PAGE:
Subscribe: by Email | in Reader

The Common Collection of Distichs (Excerpts) -- Dionysius Cato

Guest poem sent in by Vijay D'silva
(Poem #1269) The Common Collection of Distichs (Excerpts)
 Libros lege.
 Read books.

 Liber I   18. Cum fueris felix, quae sunt aduersa caueto:
           Non eodem cursu respondent ultima primis.
             When fortune smiles, beware lest some ill strike;
             End and beginning often are unlike.

 Liber II  18. Insipiens esto, cum tempus postulat ipsum:
           Stultitiam simulare ioco, cum tempore laus est.
             To fit th' occasion laughable appear;
             'T is sometimes wisdom folly's mask to wear.

 Liber III 18. Multa legas facito, tum lectis neglege multa;
           Nam miranda canunt, sed non credenda poetae.
             Read much and much of it forget:
             'T is well T' admire but not believe what poets tell.

 Liber IV  18. Cum sapias animo, noli ridere senectam;
           Nam quoicumque seni puerilis sensus inhaeret.
             Flout not old age while thou dost sense possess;
             Age ever brings to all some childishness.
-- Dionysius Cato
The Cato were proverbial couplets popular in teaching Latin. This is a
translation due to Wayland Johnson Chase. We've been through quite a
few parental advisory committee type poems.  Apart from the line in
the Monostich which appears as a prologue to the Distichs, I found
nothing that I particularly liked. I started out by copying down a few
tolerable couplets from each book (Liber) and discovered that I had
copied the 18th from each so decided to restrict it to that. The
entire set can be found at:
[broken link]

    Jaggi pointed out in poem #761 that the Desiderata is "not overly
preachy" and Jaggi is an honourable man. Not so for me. The translation of
the Cato is preachy preachy and dripping dripping.  Barring the first line,
I did not like it.

What I did like was Chapter 43 of Don Quixote:

"With regard to the mode in which thou shouldst govern thy person and
thy house, Sancho, the first charge I have to give thee is to be
clean, and to cut thy nails, not letting them grow as some do, whose
ignorance makes them fancy that long nails are an ornament to their

"Go not ungirt and loose, Sancho; for disordered attire is a sign of
an unstable mind, unless indeed the slovenliness and slackness is to
he set down to craft, as was the common opinion in the case of Julius

"Eat not garlic nor onions, lest they find out thy boorish origin by
the smell; walk slowly and speak deliberately, but not in such a way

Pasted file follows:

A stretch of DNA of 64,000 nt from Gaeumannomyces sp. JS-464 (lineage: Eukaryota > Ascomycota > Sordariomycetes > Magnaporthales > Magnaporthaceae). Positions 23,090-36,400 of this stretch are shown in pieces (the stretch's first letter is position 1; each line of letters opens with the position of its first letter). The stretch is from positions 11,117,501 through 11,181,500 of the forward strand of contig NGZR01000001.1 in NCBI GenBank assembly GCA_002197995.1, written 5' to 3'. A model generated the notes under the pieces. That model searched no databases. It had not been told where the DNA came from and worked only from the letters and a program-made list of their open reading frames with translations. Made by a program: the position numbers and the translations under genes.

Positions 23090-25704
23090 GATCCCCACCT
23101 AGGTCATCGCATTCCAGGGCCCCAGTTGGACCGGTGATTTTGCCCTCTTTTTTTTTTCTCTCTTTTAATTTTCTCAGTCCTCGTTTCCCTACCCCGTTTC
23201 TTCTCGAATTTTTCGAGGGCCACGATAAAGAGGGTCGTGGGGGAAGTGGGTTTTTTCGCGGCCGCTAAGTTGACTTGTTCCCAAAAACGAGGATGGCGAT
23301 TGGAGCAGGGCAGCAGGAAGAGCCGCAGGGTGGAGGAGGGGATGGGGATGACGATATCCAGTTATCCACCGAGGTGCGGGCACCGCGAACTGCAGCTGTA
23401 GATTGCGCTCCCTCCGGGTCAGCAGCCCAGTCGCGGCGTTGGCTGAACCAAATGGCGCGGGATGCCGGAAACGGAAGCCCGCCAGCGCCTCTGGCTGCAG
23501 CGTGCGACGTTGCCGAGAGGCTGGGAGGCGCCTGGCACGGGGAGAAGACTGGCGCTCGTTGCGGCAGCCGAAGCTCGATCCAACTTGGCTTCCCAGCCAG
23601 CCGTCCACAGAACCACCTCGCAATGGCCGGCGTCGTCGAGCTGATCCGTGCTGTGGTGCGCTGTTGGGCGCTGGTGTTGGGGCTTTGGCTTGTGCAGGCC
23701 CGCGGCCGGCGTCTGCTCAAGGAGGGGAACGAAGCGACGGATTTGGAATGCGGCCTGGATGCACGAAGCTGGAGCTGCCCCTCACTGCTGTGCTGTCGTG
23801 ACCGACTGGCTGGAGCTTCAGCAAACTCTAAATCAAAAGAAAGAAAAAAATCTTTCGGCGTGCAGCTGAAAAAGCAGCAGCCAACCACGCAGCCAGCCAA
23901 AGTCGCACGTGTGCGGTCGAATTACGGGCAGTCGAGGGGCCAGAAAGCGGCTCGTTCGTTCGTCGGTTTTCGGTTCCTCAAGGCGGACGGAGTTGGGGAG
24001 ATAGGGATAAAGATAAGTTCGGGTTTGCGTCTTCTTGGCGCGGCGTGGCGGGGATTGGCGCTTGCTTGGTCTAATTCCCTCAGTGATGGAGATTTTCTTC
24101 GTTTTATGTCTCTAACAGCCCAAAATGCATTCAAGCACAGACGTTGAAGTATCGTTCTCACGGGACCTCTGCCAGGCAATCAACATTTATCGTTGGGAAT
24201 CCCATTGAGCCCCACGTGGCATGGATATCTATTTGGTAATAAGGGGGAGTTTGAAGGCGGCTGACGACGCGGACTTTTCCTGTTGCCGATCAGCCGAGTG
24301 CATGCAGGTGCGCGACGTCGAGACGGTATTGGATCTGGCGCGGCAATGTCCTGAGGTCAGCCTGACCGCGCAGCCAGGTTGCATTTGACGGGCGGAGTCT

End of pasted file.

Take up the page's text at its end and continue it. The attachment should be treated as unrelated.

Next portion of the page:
as to make it seem thou art listening to thyself, for all affectation
is bad."

"Take care, Sancho, not to chew on both sides, and not to eruct in
anybody's presence."

"Eruct!" said Sancho; "I don't know what that means."

"To eruct, Sancho," said Don Quixote, "means to belch, and that is one
of the filthiest words in the Spanish language, though a very
expressive one; and therefore nice folk have had recourse to the
Latin, and instead of belch say eruct, and instead of belches say
eructations; and if some do not understand these terms it matters
little, for custom will bring them into use in the course of time, so
that they will be readily understood; this is the way a language is
enriched; custom and the public are all-powerful there."

"In truth, senor," said Sancho, "one of the counsels and cautions I
mean to bear in mind shall be this, not to belch, for I'm constantly
doing it."

"Eruct, Sancho, not belch," said Don Quixote.

   On the 24th of March, I went to watch a production of Hamlet and
returned wanting to send in Polonius' advice to Laertes. The next day
I discovered that it has appeared just two days before and Milligan's
'Hamlet' appeared in my inbox that very day. Synchronicity! While
searching for 'To thine ownself be true' I came across the Don Quixote
excerpt.  Getting it to masquerade as a poem seemed to be a long shot.
The rest if I may say is a guest poem on minstrels.

   And that is one of the most pragmatic pieces of advice that I have
come across. As Mr. Victor J. Menezes so wisely said at the IITB
convocation in 2001
"My first piece of advice is  brush your teeth regularly."

Eruct - what a cool word!


27 comments: ( or Leave a comment )

William Smith said...

Thank you, I’ve just been searching for information about this topic for a while and yours is the greatest I’ve discovered till now. SEO PEST CONTROL AND ETHICS | Casino and poker | But, what in regards to the conclusion? Are you sure concerning the supply?

Obat Herbal said...

Seberat apapun beban masalah yang kamu hadapi saat ini, percayalah bahwa semua itu tidak pernah melebihi batas kemampuan kamu.

Post a Comment